The Home Stores

Canning Poultry & Rabbit


The definitive website on homesteading and self sufficiency.



Preparing and Canning Poultry & Rabbit

Note: There are no safe options for canning these foods in a boiling water canner.

Poultry

Please read Using Pressure Canners and Using Boiling Water Canners before beginning. If this is your first time canning, it is recommended that you read Principles of Home Canning.

For the most part, rabbit and chicken recipes are interchangeable- except a rabbit has less fat than a chicken. Keep that in mind for recipes when you are cooking a fresh rabbit. Like chicken, if you cook rabbit too fast the meat can end up tough and stringy. So except for frying, try and use the slower methods when cooking rabbit.

  • Now when using canned rabbit or chicken you don't have to worry about tough meat.
  • That's because the meat was already pressured cooked and is very tender and moist. Canned chicken (or rabbit) is a tremendous time saver.
  • I use canned chicken or rabbit in salads, casseroles, barbecue, in white gravies and sauces over biscuits and in any recipe that calls for cooked chicken. Chicken pot pie is one of my favorites as is rabbit stew.
  • You can interchange meat in canning recipes just as long as you remember to process the jars according to the ingredient that requires the longest processing time.
  • So a recipe for canned beef stew becomes lamb stew with a change of meat. Chicken soup becomes rabbit soup .
  • White chili made with rabbit or chicken is very good and is easily canned.
  • Pick any recipe that calls for chicken and use rabbit. The variations in recipes are endless and only depends upon the cook's imagination and ingenuity.
  • There are a couple of different ways to home can chicken, rabbit or small game. You have a choice between the "hot pack "or "raw pack methods". And "bone in" or "bone out".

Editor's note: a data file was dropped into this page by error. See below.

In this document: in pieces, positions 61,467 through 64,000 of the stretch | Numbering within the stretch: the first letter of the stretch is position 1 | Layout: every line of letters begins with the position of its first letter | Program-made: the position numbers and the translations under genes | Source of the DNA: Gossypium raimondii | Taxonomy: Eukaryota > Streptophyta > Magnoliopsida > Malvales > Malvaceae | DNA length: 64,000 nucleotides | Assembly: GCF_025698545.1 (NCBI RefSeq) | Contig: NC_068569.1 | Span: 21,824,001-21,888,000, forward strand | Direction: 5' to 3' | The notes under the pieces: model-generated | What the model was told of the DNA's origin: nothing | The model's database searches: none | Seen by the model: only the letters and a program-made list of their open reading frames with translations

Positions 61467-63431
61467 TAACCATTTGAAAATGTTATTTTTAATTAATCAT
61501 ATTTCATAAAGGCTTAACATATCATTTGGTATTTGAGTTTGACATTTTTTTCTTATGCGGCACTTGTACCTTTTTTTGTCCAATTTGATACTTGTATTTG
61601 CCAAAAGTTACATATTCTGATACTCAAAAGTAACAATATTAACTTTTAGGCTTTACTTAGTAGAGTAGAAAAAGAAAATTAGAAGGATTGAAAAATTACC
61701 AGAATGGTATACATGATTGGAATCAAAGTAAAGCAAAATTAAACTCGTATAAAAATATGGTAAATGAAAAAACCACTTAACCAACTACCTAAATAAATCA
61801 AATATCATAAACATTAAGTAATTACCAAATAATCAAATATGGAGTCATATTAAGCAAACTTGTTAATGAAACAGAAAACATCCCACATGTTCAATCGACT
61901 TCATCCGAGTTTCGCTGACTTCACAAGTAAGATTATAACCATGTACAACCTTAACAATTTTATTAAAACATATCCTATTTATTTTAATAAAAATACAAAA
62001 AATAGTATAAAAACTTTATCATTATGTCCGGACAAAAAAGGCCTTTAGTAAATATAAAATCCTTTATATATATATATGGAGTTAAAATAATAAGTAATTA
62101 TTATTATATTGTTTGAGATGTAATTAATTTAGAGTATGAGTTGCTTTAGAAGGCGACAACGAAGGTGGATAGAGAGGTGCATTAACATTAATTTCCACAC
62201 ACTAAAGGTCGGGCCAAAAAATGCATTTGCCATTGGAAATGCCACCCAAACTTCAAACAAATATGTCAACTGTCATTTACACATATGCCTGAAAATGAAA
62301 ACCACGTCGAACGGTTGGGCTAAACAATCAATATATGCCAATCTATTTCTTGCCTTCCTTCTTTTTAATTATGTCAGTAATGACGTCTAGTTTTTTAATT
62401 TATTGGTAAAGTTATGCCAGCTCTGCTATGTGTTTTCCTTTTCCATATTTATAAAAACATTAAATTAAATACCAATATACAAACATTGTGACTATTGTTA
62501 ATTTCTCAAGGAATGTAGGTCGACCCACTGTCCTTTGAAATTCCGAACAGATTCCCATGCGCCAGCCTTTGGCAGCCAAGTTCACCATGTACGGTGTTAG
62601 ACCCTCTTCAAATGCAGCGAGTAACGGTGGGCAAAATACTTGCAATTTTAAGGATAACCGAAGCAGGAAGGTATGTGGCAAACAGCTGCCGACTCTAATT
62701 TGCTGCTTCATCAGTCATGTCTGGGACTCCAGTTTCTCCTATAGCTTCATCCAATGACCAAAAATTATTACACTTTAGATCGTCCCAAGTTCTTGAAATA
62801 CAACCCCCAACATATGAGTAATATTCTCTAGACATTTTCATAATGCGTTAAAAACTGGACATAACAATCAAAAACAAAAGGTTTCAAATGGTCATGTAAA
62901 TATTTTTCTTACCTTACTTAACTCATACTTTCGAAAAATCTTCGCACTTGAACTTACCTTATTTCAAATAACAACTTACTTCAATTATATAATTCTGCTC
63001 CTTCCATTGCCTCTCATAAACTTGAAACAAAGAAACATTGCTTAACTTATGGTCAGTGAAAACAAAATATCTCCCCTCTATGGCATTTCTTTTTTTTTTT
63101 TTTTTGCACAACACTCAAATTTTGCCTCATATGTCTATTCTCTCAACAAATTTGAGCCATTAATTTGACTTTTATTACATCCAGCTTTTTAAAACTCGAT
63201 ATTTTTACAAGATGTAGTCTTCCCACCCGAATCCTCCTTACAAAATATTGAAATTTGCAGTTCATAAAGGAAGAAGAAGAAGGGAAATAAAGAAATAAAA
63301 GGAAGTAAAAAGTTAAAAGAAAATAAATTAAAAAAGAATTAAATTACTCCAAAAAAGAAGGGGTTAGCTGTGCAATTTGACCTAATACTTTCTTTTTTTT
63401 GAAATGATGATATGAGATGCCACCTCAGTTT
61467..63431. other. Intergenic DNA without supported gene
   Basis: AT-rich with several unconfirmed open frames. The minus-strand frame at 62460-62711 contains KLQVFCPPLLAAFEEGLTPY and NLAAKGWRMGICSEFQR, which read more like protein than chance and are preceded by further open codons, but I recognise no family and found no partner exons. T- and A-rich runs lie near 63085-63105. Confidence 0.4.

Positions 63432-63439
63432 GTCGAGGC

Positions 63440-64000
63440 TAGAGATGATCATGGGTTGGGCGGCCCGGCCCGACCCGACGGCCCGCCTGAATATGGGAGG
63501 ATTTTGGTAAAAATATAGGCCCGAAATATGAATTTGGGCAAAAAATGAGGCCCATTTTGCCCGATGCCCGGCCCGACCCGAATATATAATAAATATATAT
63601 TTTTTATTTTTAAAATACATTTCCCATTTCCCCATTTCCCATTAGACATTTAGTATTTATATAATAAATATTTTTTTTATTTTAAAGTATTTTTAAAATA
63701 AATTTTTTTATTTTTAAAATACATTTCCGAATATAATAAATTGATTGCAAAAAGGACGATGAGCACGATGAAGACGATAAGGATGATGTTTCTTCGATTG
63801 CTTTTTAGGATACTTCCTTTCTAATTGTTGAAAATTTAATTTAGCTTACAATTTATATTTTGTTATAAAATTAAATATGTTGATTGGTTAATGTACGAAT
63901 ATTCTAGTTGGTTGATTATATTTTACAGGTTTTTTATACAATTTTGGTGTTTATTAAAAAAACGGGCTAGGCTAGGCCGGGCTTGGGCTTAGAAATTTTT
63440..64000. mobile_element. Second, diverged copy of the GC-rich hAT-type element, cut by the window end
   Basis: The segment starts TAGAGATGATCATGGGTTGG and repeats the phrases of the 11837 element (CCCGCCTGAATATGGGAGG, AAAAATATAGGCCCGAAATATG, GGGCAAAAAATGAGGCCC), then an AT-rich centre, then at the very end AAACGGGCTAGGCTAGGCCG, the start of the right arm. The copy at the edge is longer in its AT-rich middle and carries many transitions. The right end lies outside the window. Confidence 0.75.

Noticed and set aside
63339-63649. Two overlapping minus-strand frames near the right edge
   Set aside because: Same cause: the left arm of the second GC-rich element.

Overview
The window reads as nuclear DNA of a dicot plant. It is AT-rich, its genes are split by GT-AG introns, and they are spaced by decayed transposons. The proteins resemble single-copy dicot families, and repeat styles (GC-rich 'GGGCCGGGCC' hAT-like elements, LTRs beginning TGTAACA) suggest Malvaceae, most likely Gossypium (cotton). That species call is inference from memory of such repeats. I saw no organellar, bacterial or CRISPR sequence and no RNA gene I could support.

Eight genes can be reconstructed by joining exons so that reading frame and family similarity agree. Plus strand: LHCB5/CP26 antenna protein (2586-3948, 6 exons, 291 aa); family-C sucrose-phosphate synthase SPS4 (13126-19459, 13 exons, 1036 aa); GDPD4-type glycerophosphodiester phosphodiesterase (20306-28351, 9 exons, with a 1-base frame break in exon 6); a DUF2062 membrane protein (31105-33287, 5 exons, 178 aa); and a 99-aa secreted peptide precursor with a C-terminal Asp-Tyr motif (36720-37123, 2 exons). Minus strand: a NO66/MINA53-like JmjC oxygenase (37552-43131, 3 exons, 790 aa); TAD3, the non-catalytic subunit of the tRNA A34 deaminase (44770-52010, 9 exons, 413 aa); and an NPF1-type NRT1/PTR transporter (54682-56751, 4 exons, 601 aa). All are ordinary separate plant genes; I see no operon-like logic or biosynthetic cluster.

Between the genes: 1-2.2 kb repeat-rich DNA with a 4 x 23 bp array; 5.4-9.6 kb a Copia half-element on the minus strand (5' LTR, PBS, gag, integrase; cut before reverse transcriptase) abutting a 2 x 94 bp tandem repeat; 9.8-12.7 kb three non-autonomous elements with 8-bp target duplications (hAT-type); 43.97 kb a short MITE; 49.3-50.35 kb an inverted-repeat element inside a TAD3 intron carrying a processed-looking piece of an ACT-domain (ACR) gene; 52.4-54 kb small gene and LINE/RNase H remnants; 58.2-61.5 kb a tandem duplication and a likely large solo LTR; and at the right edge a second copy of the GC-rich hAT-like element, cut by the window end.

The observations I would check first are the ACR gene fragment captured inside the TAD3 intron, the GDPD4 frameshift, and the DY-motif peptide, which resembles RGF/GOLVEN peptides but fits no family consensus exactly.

• The quickest in the long run and I think best way to can rabbit is with the hot pack, bone out method. Hot pack - bone out produces a product that is ready to use right off the pantry shelf.
  • It is the method that I most often use when I can rabbit or chicken.
  • When leaving the bone in the favor of the meat is just a bit stronger. I don't notice it too much with rabbit but it is noticeable with chicken or squirrel.
  • The difference in flavor is not a bad difference - just different. To me it's like the difference between mild, white meat chicken and really dark meat chicken.
  • In certain recipes I don't care for the stronger flavor from the bone in method.
  • The bone in method is most often used in canning for chicken, rabbit, squirrel and other small game animals where it may be too much trouble to remove the bones.
  • I consider canned meat to be a quick convenient food. And when I'm in a hurry I want to open the jar, drain and dump. I'd rather do the work boning while I'm canning and not later when I'm in hurry and cooking.




Canning Poultry, Red Meat & Seafood Products

Note: There are no safe options for canning these foods in a boiling water canner.

Poultry Meat Products Seafoods

These documents were adapted from the "Complete Guide to Home Canning," Agriculture Information Bulletin No. 539, USDA, revised 2009 &
From "So Easy to Preserve", 5th ed. 2006. Bulletin 989, Cooperative Extension Service, The University of Georgia, Athens. Revised by Elizabeth L. Andress. Ph.D. and Judy A. Harrison, Ph.D., Extension Foods Specialists.